Ivan Nova, it’s a name that has struck a chord with many New York Yankees fans over the past two seasons, even with our own Chris Carelli, who wrote a fantastic piece on him earlier in the week. However, I decided to take a closer look at some other numbers and found that together, we’ve painted Nova’s entire disappointing 2012 season up to this point.
Something has definitely happened this season with Nova. I’m not 100% sure the exact reason, but we can examine a few key numbers that just might give a clearer picture as to Nova’s issues in 2012.
As always, with help from FanGraphs, let’s look at how batters are doing against Nova this year compared to last season. If you haven’t already, please take a look at this primer, which will explain each of these statistics in better detail. First, Nova is enjoying the best swing-and-miss rate of his career at 8.8%, which is 2.2% better than his 2011 season. Oftentimes strikeout pitchers get hitters out by making them swing at “their pitch”, a pitch out of the strike zone. Again, Nova has improved his O-Swing% by 1.2% over last season.
That’s about where it stops for all the positives, he’s striking out more hitters this season. However, his groundball rate has declined, his HR/FB has increased, and his BABIP has skyrocketed. Let’s tackle these one at a time, but we’ll quickly find that there’s a common theme.
Last season, Nova induced grounders in a shade over 52% of balls in play, which is what you want out of a pitcher who features a slider and a fastball with heavy downward action. This season, that number has dropped to 46.1%. That is a substantial decrease and we can learn pretty quickly where that is coming from. Switching back to the plate discipline numbers, we see that he’s getting behind in the count more often than last year (60.4% vs. 57.0% F-Strike%). Behind in the count, means he needs to pitch defensively, rather than proactively.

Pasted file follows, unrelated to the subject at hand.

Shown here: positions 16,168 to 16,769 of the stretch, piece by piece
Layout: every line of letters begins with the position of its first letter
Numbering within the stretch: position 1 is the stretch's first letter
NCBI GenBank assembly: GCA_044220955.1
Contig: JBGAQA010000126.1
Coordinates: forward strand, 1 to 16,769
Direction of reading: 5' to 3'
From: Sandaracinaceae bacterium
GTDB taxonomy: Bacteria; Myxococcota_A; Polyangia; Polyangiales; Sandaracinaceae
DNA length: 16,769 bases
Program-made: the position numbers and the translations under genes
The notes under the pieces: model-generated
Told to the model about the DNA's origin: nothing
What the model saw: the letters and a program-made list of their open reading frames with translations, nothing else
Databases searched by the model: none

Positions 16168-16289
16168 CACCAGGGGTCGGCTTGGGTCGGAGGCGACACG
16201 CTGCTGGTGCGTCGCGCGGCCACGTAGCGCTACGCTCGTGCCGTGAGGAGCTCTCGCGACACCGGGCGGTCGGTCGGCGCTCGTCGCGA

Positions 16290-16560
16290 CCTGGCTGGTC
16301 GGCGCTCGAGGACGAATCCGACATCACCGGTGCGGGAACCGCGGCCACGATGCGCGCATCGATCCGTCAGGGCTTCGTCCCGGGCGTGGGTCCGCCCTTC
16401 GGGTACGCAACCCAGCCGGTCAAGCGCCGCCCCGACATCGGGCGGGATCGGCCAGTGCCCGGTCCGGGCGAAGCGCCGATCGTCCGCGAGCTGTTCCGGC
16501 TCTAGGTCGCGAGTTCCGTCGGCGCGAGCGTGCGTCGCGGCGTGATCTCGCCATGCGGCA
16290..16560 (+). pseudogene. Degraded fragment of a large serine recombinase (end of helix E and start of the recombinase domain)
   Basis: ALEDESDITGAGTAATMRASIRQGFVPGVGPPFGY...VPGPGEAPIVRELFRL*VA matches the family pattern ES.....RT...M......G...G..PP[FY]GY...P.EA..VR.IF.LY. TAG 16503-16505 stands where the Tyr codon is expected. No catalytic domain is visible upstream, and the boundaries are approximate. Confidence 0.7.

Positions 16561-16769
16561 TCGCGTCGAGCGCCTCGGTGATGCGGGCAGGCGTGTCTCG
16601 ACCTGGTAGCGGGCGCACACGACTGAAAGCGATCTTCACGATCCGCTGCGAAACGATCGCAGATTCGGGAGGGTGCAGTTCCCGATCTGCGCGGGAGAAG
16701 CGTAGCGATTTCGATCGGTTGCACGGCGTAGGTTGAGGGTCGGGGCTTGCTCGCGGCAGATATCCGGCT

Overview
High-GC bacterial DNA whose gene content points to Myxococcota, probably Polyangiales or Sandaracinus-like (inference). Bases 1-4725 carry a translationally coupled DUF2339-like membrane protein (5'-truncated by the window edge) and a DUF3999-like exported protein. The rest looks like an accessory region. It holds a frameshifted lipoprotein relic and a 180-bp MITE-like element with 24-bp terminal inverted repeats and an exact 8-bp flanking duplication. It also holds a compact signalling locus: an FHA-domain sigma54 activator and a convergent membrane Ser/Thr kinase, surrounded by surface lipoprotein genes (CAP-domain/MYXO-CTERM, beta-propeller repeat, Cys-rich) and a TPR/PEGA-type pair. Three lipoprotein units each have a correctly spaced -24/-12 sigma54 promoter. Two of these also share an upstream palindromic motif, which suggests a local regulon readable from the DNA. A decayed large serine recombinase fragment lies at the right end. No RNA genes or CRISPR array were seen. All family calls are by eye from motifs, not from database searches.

In 2011, Nova recorded a 70.1% O-Contact%, which was two full percentage points higher than the league average. What this tells us is that he was likely pitching ahead in the count and was forcing batters to try and hit pitches out of the zone. This is something that hasn’t happened as well this season for Nova. In fact, he’s accumulated a 63.5% O-Contact% in 2012. So while, he’s piling up the strikeouts (which could also be a result from a lower O-Contact rate), he’s not supplementing that with bad contact from hitters.
His home run rate, put simply, is atrocious. He’s giving up 1.42 home runs per nine innings. Want a quick comparison? Phil Hughes is hovering at 1.80. Meanwhile, by not inducing groundballs, that means more batted balls are flyballs and line drives, which doesn’t bode well for any pitcher in Yankee Stadium. As such, his HR/FB sits at 15.1%, almost double last year’s total (8.4%).
Finally, a quick look at his last six starts, he’s given up at least six runs in two of them (three earned in one), and nine in his last outing. Unsurprisingly, he’s 1-3 in those starts with a 5.97 ERA. It hasn’t been a lack of run support either, as the Yanks have scored four or more runs in four of his last six starts.
As Chris stated in his piece, “A pitcher can’t hide behind the smoke and mirrors forever.” And right now we are seeing the other side of the coin, the not-so-lucky side. Them’s the breaks in baseball, and Yankees fans need to realize that Nova is not a frontline starter, but instead, the back-end pitcher he was pegged to be while he was coming up through the minors. He can improve, but sadly, we’ve most likely already seen his ceiling.